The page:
This article addresses the weak convergence of numerical methods for Brownian dynamics. Typical analyses of numerical methods for stochastic differential equations focus on properties such as the weak order which estimates the asymptotic (stepsize ) convergence behaviour of the error of finite-time averages. Recently, it has been demonstrated, by study of Fokker–Planck operators, that a non-Markovian numerical method generates approximations in the long-time limit with higher accuracy order (second order) than would be expected from its weak convergence analysis (finite-time averages are first-order accurate). In this article, we describe the transition from the transient to the steady-state regime of this numerical method by estimating the time-dependency of the coefficients in an asymptotic expansion for the weak error, demonstrating that the convergence to second order is exponentially rapid in time. Moreover, we provide numerical tests of the theory, including comparisons of the efficiencies of the Euler–Maruyama method, the popular second-order Heun method, and the non-Markovian method.
Stochastic gradient systems are stochastic differential equations in d dimensions having the form 1.1 where 1.2 V (x), x∈Rd, is a potential energy function, and σ>0 is a constant which characterizes the strength of the additive noise, here described by a standard d-dimensional Wiener process w(t). These systems originate in the work of Einstein [1,2] to describe the motion of Brownian particles. They arise in mathematical models for chemistry, physics, biology and other areas, when the cumulative effect of unresolved degrees of freedom must be incorporated into a model to ensure its physical relevance. Under mild conditions on V , system (1.1) is ergodic [3,4] and has the unique invariant distribution , where β=2σ−2. Numerical methods for solving equation (1.1) compute a discrete sequence of states X1,X2,… by iteratively approximating the short-time evolution. The error in the numerical solution is typically quantified in either a strong sense (accuracy with respect to a particular stochastic path associated to (1.1)) or by reference to an evolving distribution (weak error or error in averages); the latter is the focus of this article. Ideally, the discrete states are ultimately distributed in a way that is consistent with the invariant distribution, but for complex applications the introduction of error in the numerical process is inevitable. In this article, we examine the asymptotic () behaviour of the weak error.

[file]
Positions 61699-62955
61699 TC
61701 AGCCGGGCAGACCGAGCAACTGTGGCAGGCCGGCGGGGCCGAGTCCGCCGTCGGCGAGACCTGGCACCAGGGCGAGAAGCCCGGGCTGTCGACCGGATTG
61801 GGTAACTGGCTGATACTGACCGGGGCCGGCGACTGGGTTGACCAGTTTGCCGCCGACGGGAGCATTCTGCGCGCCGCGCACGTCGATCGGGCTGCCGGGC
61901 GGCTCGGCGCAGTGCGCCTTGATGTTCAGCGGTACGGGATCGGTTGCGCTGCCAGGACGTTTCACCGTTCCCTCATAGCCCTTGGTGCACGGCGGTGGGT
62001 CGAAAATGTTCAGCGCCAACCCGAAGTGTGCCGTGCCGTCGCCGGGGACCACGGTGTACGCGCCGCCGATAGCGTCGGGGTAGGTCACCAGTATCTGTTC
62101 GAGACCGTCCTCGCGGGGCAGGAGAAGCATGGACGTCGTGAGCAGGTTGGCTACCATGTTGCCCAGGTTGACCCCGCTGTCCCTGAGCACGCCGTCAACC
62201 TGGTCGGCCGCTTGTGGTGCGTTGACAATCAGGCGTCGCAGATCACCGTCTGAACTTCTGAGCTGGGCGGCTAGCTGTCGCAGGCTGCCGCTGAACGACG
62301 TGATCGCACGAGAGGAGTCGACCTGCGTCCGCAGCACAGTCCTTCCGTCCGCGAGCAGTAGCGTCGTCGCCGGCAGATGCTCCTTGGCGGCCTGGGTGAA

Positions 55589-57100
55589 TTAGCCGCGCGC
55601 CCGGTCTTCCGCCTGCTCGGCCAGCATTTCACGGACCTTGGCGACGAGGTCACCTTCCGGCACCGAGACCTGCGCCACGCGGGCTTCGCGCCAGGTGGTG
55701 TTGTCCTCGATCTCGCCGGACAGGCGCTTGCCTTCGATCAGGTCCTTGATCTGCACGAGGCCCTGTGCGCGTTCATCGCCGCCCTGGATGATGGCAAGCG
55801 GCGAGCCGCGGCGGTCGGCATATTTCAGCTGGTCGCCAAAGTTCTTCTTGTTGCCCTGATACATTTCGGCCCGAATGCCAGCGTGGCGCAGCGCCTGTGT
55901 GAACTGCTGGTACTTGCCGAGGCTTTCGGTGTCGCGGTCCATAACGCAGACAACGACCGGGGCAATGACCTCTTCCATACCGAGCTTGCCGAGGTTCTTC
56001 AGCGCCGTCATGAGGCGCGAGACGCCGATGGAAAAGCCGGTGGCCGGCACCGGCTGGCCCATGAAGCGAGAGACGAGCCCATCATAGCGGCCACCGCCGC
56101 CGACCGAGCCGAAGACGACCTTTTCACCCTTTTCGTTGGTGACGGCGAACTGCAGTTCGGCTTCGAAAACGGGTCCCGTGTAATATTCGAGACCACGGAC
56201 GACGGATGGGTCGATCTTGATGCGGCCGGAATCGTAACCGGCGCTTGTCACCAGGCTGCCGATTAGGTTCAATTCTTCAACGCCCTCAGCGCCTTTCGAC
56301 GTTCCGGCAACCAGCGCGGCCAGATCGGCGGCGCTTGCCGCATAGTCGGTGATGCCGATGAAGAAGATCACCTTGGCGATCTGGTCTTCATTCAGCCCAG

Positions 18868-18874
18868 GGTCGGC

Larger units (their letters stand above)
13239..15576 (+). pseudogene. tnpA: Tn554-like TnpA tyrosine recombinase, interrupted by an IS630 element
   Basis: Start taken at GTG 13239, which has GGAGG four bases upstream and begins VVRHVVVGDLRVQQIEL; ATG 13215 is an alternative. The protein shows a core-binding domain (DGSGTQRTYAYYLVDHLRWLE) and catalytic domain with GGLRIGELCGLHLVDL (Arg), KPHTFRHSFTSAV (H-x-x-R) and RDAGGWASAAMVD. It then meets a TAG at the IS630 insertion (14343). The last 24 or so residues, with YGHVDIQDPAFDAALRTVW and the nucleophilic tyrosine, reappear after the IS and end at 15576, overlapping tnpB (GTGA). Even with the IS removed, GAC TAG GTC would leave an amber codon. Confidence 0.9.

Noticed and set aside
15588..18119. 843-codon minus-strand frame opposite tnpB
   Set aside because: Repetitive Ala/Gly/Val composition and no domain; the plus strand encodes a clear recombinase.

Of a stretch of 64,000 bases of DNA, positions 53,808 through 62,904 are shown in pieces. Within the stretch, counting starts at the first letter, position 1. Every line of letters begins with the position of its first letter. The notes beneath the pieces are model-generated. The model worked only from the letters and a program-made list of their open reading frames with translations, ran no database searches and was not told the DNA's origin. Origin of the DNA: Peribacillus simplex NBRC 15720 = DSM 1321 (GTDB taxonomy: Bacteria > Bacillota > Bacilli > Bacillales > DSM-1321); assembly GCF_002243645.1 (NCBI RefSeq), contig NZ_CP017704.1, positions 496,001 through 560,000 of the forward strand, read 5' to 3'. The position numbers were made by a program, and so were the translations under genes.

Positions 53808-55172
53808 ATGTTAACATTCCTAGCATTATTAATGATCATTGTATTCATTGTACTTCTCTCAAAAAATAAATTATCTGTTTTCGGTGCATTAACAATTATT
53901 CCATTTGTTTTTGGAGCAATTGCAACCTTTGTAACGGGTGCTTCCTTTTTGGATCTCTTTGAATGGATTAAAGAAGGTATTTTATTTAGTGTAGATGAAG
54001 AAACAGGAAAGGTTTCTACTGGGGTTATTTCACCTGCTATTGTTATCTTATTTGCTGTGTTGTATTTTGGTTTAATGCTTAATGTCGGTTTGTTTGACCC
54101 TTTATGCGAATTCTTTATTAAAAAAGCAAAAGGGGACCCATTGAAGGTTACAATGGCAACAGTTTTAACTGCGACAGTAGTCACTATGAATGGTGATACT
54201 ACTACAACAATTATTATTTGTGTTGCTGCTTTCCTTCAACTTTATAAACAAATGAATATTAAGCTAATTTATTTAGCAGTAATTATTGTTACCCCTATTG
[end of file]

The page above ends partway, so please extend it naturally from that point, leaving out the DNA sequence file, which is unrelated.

Undoubtedly, the most common numerical method for solving (1.1) is the Euler–Maruyama method which approximates X(tk), tk=hk, by the iteration 1.3 where and i=1,…,d, k=1,…, are i.i.d. random variables with the law For analysis of the weak error, one considers a finite time interval [0,τ], with τ=hN. The probability measure associated to (1.1) is described by a probability density ρ(t,x) that evolves according to the Fokker–Planck equation where is the adjoint (in the L2 sense) of the generator for (1.1), defined by 1.4 The solution ρ(t,x) evolves from an initial probability distribution ρ(0,x) to the steady state . Let φ be a test function (such as an element of the Schwartz space of functions rapidly decaying at infinity). Then the average of φ at time τ may be taken to be 1.5